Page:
Oral testing in the Cambridge and PALSO exams will usually rage from 10 to 20 minutes depending upon the level of the student. Random topics are asked, with the exception of the Palso exams whereby students present a one minute prepared topic at the beginning, this merely being to calm nerves.

The Czech Republic.
Conversely, the Czech Republic has basically one system, the Government school system. In it’s early stages of democracy, the Czech Republic has few private schools, though they are appearing in Prague and Brno more frequently. The government school system allows each school to develop or choose its teaching materials. Examinations are school based and the final “maturita” year are oral exams. Hence strong emphasis is placed on pronunciation of the English language, so native English speakers abound in this country. Sadly, the quality is somewhat in question, with local wages being but a fraction of western salaries, hence the level of teaching can not be said to be as of yet, ‘professional.’ A Czech student will typically receive three to four lessons a week in English, one usually presented by a native English speaker. This lesson will probably come from primary textbook materials, as supplementary materials are generally non-existent.

However, in the final year of high school, a Czech student studying English will receive a double lesson (2 x 45 minutes) of an English communication lesson. The topic will be those that that school has decided will be in the final examination. Each school chooses its topics from a list provided by the Ministry of Education.
Czech students have difficulty pronouncing “th” words, so emphasis is often placed on attempting to correct this problem. Czech students will usually replace a “th” sound with a “d” sound. Native Teachers of English will generally not concentrate on the quality of pronunciation however, but concentrate on quality and quantity or reproduced materials. The grading system, (unlike Greece which breaks down oral communication into various components which are assessed individually,) is merely an A,B,C, or D system, based on nothing more than objective and subjective feeling by the examiners. The oral exam is of 15 minutes duration and covers two separate topics randomly selected 15 minutes before the test.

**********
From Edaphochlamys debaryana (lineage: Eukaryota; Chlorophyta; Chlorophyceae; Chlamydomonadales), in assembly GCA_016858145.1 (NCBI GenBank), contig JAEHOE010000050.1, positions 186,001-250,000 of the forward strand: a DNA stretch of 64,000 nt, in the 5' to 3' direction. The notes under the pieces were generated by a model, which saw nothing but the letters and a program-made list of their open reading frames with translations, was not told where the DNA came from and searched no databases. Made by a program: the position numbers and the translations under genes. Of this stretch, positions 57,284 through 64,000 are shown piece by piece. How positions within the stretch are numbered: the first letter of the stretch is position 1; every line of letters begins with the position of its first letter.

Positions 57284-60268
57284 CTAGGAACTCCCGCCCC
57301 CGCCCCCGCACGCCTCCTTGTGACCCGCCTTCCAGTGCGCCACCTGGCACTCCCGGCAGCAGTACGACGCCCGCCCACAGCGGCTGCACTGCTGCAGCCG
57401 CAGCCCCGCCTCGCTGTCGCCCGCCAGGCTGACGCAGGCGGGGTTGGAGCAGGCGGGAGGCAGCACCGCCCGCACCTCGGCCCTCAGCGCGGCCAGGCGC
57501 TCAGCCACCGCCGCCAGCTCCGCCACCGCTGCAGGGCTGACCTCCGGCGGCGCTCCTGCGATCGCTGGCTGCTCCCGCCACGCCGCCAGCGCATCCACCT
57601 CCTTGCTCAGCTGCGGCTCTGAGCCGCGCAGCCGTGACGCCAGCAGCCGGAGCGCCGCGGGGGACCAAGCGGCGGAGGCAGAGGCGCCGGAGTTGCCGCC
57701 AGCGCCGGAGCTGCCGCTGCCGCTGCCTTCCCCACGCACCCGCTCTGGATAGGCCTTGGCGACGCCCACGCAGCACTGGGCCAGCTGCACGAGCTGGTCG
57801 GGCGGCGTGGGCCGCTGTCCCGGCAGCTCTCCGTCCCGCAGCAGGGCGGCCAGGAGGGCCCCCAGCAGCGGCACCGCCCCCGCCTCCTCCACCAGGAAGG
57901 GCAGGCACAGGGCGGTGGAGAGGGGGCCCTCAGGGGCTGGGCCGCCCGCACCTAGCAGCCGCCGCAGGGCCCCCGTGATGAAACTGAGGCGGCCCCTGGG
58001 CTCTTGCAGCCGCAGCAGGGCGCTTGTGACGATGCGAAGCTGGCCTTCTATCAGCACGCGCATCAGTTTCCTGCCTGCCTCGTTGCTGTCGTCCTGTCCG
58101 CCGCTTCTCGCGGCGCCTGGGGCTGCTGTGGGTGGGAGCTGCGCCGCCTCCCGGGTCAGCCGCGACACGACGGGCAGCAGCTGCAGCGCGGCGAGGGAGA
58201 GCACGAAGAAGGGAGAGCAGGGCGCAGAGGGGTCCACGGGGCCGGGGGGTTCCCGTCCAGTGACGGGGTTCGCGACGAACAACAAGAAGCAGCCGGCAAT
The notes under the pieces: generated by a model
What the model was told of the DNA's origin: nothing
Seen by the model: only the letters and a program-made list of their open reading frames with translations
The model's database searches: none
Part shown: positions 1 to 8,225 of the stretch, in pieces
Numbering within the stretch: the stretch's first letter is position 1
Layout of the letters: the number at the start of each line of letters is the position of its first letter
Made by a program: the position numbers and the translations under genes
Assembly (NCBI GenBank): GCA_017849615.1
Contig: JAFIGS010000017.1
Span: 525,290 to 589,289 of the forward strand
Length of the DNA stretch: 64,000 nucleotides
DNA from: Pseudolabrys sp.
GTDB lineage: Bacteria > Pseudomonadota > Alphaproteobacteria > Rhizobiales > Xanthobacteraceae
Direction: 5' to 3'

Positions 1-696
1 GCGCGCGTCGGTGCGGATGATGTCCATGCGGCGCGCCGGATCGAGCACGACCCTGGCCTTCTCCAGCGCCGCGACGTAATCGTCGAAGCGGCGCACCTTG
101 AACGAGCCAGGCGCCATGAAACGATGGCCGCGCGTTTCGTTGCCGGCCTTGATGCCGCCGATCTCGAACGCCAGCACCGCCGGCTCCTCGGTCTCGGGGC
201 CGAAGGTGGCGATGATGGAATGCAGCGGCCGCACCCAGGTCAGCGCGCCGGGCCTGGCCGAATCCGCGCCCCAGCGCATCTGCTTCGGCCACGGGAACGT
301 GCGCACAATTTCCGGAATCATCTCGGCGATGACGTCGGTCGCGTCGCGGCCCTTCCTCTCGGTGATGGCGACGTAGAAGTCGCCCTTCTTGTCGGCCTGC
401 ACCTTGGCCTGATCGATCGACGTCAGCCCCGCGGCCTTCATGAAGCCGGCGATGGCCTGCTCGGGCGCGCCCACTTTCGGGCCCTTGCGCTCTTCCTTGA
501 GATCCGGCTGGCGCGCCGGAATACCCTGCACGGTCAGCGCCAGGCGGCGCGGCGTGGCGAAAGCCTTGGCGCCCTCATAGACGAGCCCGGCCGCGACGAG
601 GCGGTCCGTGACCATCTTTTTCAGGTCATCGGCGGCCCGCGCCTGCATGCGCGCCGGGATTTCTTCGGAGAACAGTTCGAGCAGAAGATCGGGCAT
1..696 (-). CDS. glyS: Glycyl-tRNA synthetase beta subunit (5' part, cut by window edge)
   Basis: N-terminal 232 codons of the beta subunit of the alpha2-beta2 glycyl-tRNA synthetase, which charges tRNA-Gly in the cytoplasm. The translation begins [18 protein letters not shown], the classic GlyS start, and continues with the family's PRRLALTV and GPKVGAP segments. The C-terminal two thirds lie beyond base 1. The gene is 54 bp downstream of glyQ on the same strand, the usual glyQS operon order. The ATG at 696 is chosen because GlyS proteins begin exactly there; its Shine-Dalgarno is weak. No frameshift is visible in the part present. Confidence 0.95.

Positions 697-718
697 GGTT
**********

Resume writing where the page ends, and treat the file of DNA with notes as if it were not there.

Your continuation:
Korea.
Korea has both the Government school system and the Private school (hogwon) system. Government school system. Elementary schools. Teachers will give two lessons a week to these students. Schools can choose from a variety of textbooks. Reading, listening, TPR, chants and videos and games make up the basis of the lesson. The percentage of spoken English in a lesson is very high, running at anywhere from 75 to 90% English. Recent Government pronouncements have ordered that at least one lesson in English be 100% English per week. Whilst admirable in theory, logically it is impossible.

Teaching emphasis is placed on student centered teaching with group or pair work the norm. Classrooms are generally designed to facilitate a friendly atmosphere, utilizing the Affective system. However, some teachers are unfamiliar with specific teaching methodology and know not of the reason for providing a warm, friendly and reassuring class atmosphere. Students will present simple answers, for their vocabulary level is deemed by the Ministry of Education to be satisfactory at around 150 to 500 words, depending upon the year of study.

Middle schools.